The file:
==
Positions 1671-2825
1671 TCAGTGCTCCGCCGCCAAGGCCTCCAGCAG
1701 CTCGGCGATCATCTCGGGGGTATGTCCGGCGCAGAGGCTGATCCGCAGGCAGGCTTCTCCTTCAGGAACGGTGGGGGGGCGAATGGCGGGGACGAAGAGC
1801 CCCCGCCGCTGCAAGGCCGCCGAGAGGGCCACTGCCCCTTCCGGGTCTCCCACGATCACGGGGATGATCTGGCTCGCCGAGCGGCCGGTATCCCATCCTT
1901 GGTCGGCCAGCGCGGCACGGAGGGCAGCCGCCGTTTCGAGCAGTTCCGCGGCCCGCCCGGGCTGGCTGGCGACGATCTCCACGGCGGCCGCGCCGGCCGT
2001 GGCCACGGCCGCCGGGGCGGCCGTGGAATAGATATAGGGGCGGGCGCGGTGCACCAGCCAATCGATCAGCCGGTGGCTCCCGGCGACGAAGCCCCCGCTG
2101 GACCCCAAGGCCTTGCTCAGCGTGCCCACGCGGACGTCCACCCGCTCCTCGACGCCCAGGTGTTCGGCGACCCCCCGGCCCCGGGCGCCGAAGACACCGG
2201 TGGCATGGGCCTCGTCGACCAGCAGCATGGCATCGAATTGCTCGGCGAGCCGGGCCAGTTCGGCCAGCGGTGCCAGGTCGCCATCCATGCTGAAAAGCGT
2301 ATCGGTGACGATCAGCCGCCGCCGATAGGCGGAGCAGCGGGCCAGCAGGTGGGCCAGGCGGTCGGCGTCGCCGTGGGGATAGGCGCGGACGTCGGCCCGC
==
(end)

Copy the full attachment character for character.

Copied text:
Positions 1671-2825
1671 TCAGTGCTCCGCCGCCAAGGCCTCCAGCAG
1701 CTCGGCGATCATCTCGGGGGTATGTCCGGCGCAGAGGCTGATCCGCAGGCAGGCTTCTCCTTCAGGAACGGTGGGGGGGCGAATGGCGGGGACGAAGAGC
1801 CCCCGCCGCTGCAAGGCCGCCGAGAGGGCCACTGCCCCTTCCGGGTCTCCCACGATCACGGGGATGATCTGGCTCGCCGAGCGGCCGGTATCCCATCCTT
1901 GGTCGGCCAGCGCGGCACGGAGGGCAGCCGCCGTTTCGAGCAGTTCCGCGGCCCGCCCGGGCTGGCTGGCGACGATCTCCACGGCGGCCGCGCCGGCCGT
2001 GGCCACGGCCGCCGGGGCGGCCGTGGAATAGATATAGGGGCGGGCGCGGTGCACCAGCCAATCGATCAGCCGGTGGCTCCCGGCGACGAAGCCCCCGCTG
2101 GACCCCAAGGCCTTGCTCAGCGTGCCCACGCGGACGTCCACCCGCTCCTCGACGCCCAGGTGTTCGGCGACCCCCCGGCCCCGGGCGCCGAAGACACCGG
2201 TGGCATGGGCCTCGTCGACCAGCAGCATGGCATCGAATTGCTCGGCGAGCCGGGCCAGTTCGGCCAGCGGTGCCAGGTCGCCATCCATGCTGAAAAGCGT
2301 ATCGGTGACGATCAGCCGCCGCCGATAGGCGGAGCAGCGGGCCAGCAGGTGGGCCAGGCGGTCGGCGTCGCCGTGGGGATAGGCGCGGACGTCGGCCCGC